“Like the Belgium security services the political elites in the Alpine republic are displaying naivety and shoulder shrugging over the incidents. They view in Vienna is as long as it is not our problem we don’t need to bother.”, is frustrating many in the national security circles.
“Western intelligence services often forget the Austrians are bound by the Constitution of 1955. This is maybe today uncomfortable to U.S. or other western interests. But regardless of what their views are, we must uphold the protection of our citizen, lifestyle and our interests.”, an informed insider in Viennese politics said.
The economic loss to Austria following the Strache scandal is going in the billions of Euros. The Russian penetration of the Army shows the strategic orientation of foreign intelligence collection efforts targeting the Army.
The modernized version of the M-109 howitzer sold by the Austrian to an Baltic state was of interest. Besides the economic loss the understanding of technology in particularly in counter-battery fire is of interests of the Russians. Spying does kill. So is the legere attitude to prosecution of the officer being released leaving many in the intelligence community in shock. The local court ruling was overturned and the officer incarcerated.
“Great”, said an Chinese diplomat interviewed, “if an agent is not prosecuted by his or her country for spying against the interest of his state we only will continue to recruit more of his kind”, he said. The lack of strong political response in both the Army scandal and the Strache black bag job and now the cyber attack against Austrian diplomacy is posing the question are we at war in the shadows?
Many cyber expert think we are.
Cyber war, No child’s play
The attack against the Austrian foreign ministry is not unique but likely a consequence of a series of actions. But reviewing the long list of cyber attacks shows the cyber attack is not unique. And usually bolting when the horse fled is seldom the fix to a deep, rooted problem.
- Tennessee-based hospice notifies patients and next of kin of cyber attack (unknown)
- ‘Silence’ hackers steal more than $3 million from banks in Bangladesh, Sri Lanka and Kyrgyzstan (unknown)
- Hackers steal names and Social Security numbers from Maryland Department of Labour (78,000)
- Croatian government targeted by mysterious hackers (unknown)
- Philadelphia Federal Credit Union confirms security breach (unknown)
- State-sponsored hackers breach Greece’s top-level domain registrar (unknown)
- Chinese job recruiting site hacked, with CVs for sale on dark web (160,000)
- Los Angeles Co. Department of Health Services email hacked exposing patient data (14,591)
- ME-based Penobscot Community Health Center says it was affected by AMCA hack (13,000)
- Japanese cryptocurrency exchange Bitpoint loses $32m in cyber attack (unknown)
- Crooks steal Bulgarians personal details and email them to local media (5 million)
- US telecoms company Sprint says it was breached via vulnerability in Samsung website (unknown)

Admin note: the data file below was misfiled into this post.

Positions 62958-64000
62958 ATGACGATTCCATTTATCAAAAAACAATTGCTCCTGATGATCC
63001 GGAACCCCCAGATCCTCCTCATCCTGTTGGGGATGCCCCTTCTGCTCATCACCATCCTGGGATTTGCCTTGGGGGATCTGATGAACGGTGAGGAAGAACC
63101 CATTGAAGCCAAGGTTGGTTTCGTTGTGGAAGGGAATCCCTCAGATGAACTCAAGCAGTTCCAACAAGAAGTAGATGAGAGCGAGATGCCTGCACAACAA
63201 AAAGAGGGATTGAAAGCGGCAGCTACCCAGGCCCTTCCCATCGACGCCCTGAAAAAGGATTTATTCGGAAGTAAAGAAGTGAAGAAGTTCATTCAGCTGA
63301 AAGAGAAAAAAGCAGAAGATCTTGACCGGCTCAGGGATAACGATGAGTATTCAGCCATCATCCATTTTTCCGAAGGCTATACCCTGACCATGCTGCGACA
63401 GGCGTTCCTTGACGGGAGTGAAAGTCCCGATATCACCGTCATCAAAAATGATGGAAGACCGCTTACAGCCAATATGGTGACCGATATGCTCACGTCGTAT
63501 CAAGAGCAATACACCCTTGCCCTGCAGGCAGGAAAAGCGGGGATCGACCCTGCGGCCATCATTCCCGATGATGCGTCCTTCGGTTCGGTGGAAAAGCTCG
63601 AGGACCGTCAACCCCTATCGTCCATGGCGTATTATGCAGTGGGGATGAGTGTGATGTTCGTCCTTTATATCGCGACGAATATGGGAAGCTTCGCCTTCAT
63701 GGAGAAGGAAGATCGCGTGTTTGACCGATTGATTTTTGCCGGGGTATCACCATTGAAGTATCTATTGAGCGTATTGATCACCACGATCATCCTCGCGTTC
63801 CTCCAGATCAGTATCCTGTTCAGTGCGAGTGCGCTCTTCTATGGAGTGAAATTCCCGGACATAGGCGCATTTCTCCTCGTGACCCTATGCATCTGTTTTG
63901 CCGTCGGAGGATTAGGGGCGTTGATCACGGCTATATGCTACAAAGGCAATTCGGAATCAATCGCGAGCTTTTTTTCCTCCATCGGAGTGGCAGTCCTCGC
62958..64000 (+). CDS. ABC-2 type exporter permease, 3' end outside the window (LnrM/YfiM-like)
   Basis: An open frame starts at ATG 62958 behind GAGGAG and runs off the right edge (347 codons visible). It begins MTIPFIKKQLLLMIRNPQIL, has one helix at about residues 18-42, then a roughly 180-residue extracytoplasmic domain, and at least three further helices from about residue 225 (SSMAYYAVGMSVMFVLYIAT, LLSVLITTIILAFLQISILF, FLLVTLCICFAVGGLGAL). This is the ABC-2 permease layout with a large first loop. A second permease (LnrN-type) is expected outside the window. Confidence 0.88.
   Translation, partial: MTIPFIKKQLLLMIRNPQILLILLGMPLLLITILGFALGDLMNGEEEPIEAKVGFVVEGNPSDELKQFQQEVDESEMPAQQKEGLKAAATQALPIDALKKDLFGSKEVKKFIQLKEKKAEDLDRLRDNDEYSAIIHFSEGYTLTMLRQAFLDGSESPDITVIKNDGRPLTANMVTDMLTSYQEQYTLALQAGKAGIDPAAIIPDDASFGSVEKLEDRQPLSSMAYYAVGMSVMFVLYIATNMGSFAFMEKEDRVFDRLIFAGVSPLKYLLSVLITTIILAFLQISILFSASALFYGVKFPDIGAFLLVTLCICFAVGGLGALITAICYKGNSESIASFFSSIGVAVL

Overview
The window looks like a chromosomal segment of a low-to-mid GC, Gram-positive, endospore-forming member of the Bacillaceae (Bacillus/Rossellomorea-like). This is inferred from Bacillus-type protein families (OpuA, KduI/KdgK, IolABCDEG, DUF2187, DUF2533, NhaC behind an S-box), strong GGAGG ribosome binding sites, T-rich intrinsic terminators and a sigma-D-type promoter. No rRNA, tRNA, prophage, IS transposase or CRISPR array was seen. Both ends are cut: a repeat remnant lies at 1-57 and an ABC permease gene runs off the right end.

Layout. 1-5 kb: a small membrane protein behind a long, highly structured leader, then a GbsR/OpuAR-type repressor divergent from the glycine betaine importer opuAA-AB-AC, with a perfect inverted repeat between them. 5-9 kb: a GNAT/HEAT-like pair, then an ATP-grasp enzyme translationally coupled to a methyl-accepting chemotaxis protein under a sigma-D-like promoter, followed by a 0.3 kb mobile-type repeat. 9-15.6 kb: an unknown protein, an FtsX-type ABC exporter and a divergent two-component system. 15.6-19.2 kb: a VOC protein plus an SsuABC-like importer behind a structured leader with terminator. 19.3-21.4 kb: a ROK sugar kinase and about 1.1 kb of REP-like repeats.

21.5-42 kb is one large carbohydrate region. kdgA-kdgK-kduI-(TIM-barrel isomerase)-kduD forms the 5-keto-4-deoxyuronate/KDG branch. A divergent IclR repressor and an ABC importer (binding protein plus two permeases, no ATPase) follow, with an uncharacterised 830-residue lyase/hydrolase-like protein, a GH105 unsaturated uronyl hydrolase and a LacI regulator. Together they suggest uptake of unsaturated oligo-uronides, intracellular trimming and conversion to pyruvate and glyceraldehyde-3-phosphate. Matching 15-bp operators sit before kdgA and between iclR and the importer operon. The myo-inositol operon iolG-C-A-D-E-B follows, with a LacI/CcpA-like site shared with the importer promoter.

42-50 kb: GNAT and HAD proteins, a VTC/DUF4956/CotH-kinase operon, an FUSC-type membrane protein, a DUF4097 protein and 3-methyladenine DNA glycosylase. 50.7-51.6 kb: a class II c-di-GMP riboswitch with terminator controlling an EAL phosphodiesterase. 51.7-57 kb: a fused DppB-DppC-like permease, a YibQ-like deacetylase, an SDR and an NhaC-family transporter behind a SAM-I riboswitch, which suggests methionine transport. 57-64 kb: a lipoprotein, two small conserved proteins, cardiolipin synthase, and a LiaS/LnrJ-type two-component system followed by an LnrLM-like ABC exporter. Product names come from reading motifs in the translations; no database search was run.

- University of Alabama discovers 10-year-old account breach (1,400)
- Pennsylvania-based software firm and healthcare provider accuse each other of data theft (unknown)
- TX-based Wise Health reports data breach caused by phishing attack (35,899)
- OH-based Edgepark Medical Supplies notifies patients after a ‘password spray attack’ (6,572)
- Computer files at Bahamas’ Ministry of Tourism corrupted by virus (unknown)
- Taiwan’s 1111 Job Bank says online customers details were hacked by “tomholland” (20,000)
- South Carolina’s Midlands Technical College breached by virus (unknown)
- Hackers publish list of Discord credentials they accessed in phishing scam (2,500)
- Hackers breach SyTech, a contractor for Russia’s national intelligence service (unknown)
- Henry Co., GA, networks offline for five days after malware attack (unknown)
- Lancaster University students caught out in phishing attack (unknown)
- Alabama-based school says its systems have been wiped out, but won’t confirm whether ransomware is to blame (unknown)
- Hackers target the City of Concord Anson County and Lincoln County Sheriff’s office in overnight attacks (unknown)
- LAPD officers and applicants stolen by hacker (20,000)
- What’s been taken from your wallet? Capital One says credit card applicants’ data stolen (100 million)
In Singapore, the armed forces data was breached, so was the SingHealth data breach. According to a government report, the key technology “risk man” at IHiS – cluster information security officer Wee Jia Huo – displayed “an alarming lack of concern” when it was clear that a critical system had been potentially breached.
Loke Kok Fai of the Channel News Asia wrote, “..According to MINDEF, the attack originated online and not from an SAF camp, and the aim was to gain access to official secrets.”
“The attacks were targeted and well-planned. Based on our investigations, they are not the work of casual hackers or criminal gangs,” said MINDEF’s deputy secretary for technology, David Koh.
Google – in 2009, the Chinese hackers breached Google’s corporate servers gained access to a database containing classified information about suspected spies, agents, and terrorists under surveillance by the US government.
A quick Wiki search listing data breaches shows the reach and depth of cyber attacks as result of poor security, insider jobs, and hacking.
It perhaps it is time the Austrians get their act together. So far the Alpine Republic descends to the level of a leftist Banana republic.